Richard Edward Young

Published 3:51 pm Friday, March 25, 2016

Richard Edward Young was born September 18, 1919 in Port Arthur, Texas to Ruby Marie Davis Young of North Baltimore, Ohio and Richard Young of Sulphur, Louisiana, into a family which lost a son at the Alamo.  He had three sisters, Guyneth (Owen) Summerlin, Naomi (John) Kocurek and Wynona (Eugene) Devillier, all of whom predeceased him.  He is survived by his loving and devoted wife of more than 70 years, Mary; their two children, Jenene (Ernest) Sowell of Nevada City, California and Scott (Sandy) Young of Reno, Nevada; grandchildren Justin (Melinda) Young of Pleasant Grove, Utah, Austin (Jentry) Young of Boise, Idaho and Marcy (Jason) Labrum of Logan, Utah; great granddaughters McKinley,  Addison, Paiton, Lorin, Emerson and Greta; great grandsons Landon and Luke; two great grandchildren, Jacob and Hailey, preceded him in death. He also leaves numerous nieces, nephews, grandnieces and grandnephews and other extended family in Texas and Louisiana, including his brother-in-law Eugene Devillier.

Dick grew up hunting and fishing in the bayous of Louisiana and the Gulf of Mexico.  When WW II began in Europe and before the United States entered the war, he enlisted in the Marine Corps, assigned to the 10th Regiment, 2nd Marine Division. He was sent initially to Iceland as part of the American military presence designed to deter an anticipated Nazi invasion.  After Pearl Harbor, he deployed to New Zealand and then spent three years in combat across the South Pacific, participating in the historic battles on Guadalcanal, Tarawa (known as “The Bloodiest Day in Marine Corps History” due to the heavy casualties), Saipan and Tinian.  As a Master Gunnery Sergeant, he later commanded the Marine detachment at Oak Knoll Naval Hospital, Oakland, California, where he met his wife, Mary, a Navy WAVE.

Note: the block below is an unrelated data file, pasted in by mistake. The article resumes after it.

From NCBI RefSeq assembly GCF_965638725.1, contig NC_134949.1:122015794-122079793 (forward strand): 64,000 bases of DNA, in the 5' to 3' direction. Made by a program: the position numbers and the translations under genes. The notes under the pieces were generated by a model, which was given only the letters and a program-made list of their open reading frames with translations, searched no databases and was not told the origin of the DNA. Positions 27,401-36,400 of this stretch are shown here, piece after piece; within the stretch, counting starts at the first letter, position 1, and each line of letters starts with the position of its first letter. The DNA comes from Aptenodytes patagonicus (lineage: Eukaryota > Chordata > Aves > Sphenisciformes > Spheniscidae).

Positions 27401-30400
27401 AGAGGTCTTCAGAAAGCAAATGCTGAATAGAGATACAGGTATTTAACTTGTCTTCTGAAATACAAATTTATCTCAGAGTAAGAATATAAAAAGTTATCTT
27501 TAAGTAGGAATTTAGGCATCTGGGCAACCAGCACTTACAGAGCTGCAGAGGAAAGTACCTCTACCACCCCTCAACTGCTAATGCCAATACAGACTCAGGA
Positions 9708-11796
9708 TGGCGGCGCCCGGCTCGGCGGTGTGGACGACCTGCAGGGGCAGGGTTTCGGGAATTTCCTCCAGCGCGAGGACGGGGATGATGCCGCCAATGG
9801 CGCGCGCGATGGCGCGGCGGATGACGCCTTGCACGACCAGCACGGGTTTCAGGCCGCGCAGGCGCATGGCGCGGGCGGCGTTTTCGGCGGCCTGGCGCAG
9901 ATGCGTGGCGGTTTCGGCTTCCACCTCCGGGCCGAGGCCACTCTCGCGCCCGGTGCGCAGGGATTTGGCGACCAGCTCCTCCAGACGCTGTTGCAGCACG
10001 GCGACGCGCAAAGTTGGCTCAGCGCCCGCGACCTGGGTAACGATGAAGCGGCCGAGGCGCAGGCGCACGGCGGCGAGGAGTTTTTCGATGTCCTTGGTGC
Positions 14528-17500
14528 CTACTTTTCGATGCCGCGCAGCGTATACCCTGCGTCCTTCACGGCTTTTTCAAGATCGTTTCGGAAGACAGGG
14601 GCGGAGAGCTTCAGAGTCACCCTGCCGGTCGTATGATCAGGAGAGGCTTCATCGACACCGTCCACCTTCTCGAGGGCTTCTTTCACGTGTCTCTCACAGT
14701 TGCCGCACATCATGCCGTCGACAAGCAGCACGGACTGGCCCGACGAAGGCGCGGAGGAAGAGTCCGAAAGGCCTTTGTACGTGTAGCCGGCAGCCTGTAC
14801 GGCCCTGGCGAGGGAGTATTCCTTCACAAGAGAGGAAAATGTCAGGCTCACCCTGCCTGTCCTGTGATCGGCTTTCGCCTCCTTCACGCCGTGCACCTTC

Dick received an MBA from the University of California, Berkeley and embarked on a long career in business and manufacturing, owning and partnering in several businesses in the San Francisco Bay area and Reno, Nevada.  He held several patents for safety valves. He served as a trustee of the California Metal Trades Association and was a Board member of the Nevada Policy Research Institute founded by his dear friend, Judy Cresanta.

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He was active for years in the congregations he attended, Full Gospel Businessmen’s Fellowship and financially supported many missionary efforts and various charities, especially those serving children, as well as personally ministering to prison inmates.

Dick, a long time member of the Richmond Yacht Club, loved to sail his boat on San Francisco Bay and take trips with his family.  He was loving, kind, compassionate and selfless, always putting the needs of others before his own and completely dedicated to his family. He joined his departed family and comrades in Heaven on Sunday, March 6, 2016, at the home of his daughter and was buried in the Utah Veterans Cemetery at Bluffdale, Utah. Words from the epitaph of one of his fellow Marines on Guadalcanal are a fitting memorial for him as well: “And when he gets to Heaven, St. Peter he will tell, another Marine reporting, Sir. I’ve served my time in Hell.”

Semper Fi, Dad